From the novel Middlesex:
Most were last remodeled in the seventies and have the colors of suburban kitchens from my childhood: avocado, cinnamon, sunflower yellow.
Planning is for the world’s great cities, for Paris, London, and Rome, for cities dedicated, at some level, to culture. Detroit, on the other hand, was an American city and therefore dedicated to money, and so design had given way to expediency.
Zizmo harbored vaguely yogic beliefs about the mental benefits of semen retention, and so was disposed to wait until his wife’s vitality returned.
In the eighteenth row my grandmother gave her critical opinion. “It’s like the paintings in the museum,” she said. “Just an excuse to show people with no clothes.”
The Church and New Media: Blogging Converts, Online Activists, and Bishops Who Tweet by Brandon Vogt
If God is construed as one being among many, then his causal efficacy competes with ours. In regard to Scripture, this means that the Bible is his book, not ours. But the Catholic sense, of course, is that the Bible is, as Vatican II puts it in Dei Verbum (n. 13), “the words of God, expressed in human language. “ 28 Given God’s unique metaphysical makeup, it is altogether possible to speak of a divine authorship that does not compete with or preclude real human authorship. But to admit human authorship means to admit cultural conditioning, historical context, the particularity of literary genre, authorial intention, etc. In a word, it is to admit the need for interpretation.
A difficulty I face again and again is that apparently an entire generation has been raised with very little feel for literature or poetry, for the manner in which literary texts mean. There is a marked tendency among my interlocutors to see truth as identical to fact or journalistic reportage. When I observe that certain biblical texts are metaphorical, poetic, or symbolic in nature, I am invariably accused of “cherry-picking, “ conveniently isolating those parts of the Bible that tell what “really happened” from those that don’t. I counter that nonliteral texts such as Virgil’s Aeneid, Dante’s Divine Comedy, Eliot’s The Wasteland, Swift’s Gulliver’s Travels, and Melville’s Moby Dick are bearers of profound truth indeed, though they convey their truth in a distinctively nonscientific or nonhistorical way.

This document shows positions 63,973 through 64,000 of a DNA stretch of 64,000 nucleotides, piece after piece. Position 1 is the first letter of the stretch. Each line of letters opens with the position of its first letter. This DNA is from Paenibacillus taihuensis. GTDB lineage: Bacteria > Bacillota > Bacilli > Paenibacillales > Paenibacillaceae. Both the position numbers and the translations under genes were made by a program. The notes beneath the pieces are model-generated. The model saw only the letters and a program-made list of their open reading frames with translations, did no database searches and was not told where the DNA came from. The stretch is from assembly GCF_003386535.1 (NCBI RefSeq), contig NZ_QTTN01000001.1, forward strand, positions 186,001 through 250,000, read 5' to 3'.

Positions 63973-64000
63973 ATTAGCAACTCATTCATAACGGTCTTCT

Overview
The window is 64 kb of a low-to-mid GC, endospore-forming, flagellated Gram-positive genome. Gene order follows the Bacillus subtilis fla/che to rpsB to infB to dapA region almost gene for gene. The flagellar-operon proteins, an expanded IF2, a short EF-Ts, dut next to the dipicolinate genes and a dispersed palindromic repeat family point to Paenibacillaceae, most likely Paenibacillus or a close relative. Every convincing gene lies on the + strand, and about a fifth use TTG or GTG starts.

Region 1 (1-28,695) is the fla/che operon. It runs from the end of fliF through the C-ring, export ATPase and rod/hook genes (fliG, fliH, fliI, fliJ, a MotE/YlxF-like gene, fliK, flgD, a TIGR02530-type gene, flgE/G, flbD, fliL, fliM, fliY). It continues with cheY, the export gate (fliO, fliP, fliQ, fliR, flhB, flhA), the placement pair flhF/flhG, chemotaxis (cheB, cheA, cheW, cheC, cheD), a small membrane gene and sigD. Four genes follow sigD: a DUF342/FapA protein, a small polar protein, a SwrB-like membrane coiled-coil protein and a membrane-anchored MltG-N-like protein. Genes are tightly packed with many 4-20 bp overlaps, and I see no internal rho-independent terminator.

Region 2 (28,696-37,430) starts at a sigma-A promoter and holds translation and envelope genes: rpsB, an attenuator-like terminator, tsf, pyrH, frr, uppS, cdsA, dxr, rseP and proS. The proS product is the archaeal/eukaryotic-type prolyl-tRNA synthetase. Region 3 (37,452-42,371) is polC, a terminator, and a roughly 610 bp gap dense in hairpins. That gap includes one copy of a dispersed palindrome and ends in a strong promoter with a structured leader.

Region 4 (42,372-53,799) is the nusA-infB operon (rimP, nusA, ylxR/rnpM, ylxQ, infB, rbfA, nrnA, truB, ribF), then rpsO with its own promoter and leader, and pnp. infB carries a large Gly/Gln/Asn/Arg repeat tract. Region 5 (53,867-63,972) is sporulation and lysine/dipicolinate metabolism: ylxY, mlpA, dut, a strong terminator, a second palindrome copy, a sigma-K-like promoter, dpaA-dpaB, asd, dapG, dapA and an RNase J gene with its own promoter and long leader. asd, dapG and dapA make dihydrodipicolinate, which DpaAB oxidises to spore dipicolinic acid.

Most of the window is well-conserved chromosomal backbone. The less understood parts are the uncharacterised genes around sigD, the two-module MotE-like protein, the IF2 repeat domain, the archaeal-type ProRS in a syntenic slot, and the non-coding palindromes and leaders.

A passage from the Book of Revelation is particularly illuminating here. John the visionary is within the heavenly temple, and he spies a scroll sealed with seven seals and representing the whole of Scripture or even the whole of history. He weeps because no one comes forward to unseal the text. Finally, the announcement is made that the Lion of Judah, who has triumphed, can perform the task. Then John sees, not a lion or a Davidic warrior, but rather a Lamb that seemed to have been slain (Revelation 5:1-7). The point is clear: the nonviolent and forgiving Christ, slain on the cross and risen from the dead, is the hermeneutical key to the entire Bible and to the whole of the human story. When Christians survey the Bible, therefore, they do so through the interpretive lens of Jesus the Lamb. Thus, any reading of Scripture running counter to that fundamental Logos ought to be regarded as an illegitimate interpretation. The God disclosed in Jesus of Nazareth simply cannot be coherently understood as a bloodthirsty advocate of blitzkrieg, arbitrary killing, and genocide.
since the Bible is “the words of God, expressed in human language, “ we might be sensitive to the progressive nature of biblical revelation, a theme suggested by Irenaeus in the second century. God is slowly, gradually educating the human race in his ways, and this means that he adapts himself to varying and evolving human modes of understanding. We cannot, therefore, simply isolate one passage, one moment in the Bible and say, without further explanation, this is the final revelation of God.
Dr. Peter Kreeft was asked what he thought was the biggest obstacle facing orthodox Christianity today, he replied simply: “Our own sins…. Only saints can save the world. And only our own sins can stop us from being saints. “35 We shape society, and the amount of God’s love we allow into our heart shapes us.